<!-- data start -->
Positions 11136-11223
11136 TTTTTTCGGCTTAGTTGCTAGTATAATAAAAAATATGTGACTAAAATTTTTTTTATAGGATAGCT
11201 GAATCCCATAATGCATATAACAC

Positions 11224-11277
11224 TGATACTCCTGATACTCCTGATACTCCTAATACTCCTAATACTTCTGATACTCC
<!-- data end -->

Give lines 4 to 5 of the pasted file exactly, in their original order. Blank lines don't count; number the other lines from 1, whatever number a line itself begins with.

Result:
Positions 11224-11277
11224 TGATACTCCTGATACTCCTGATACTCCTAATACTCCTAATACTTCTGATACTCC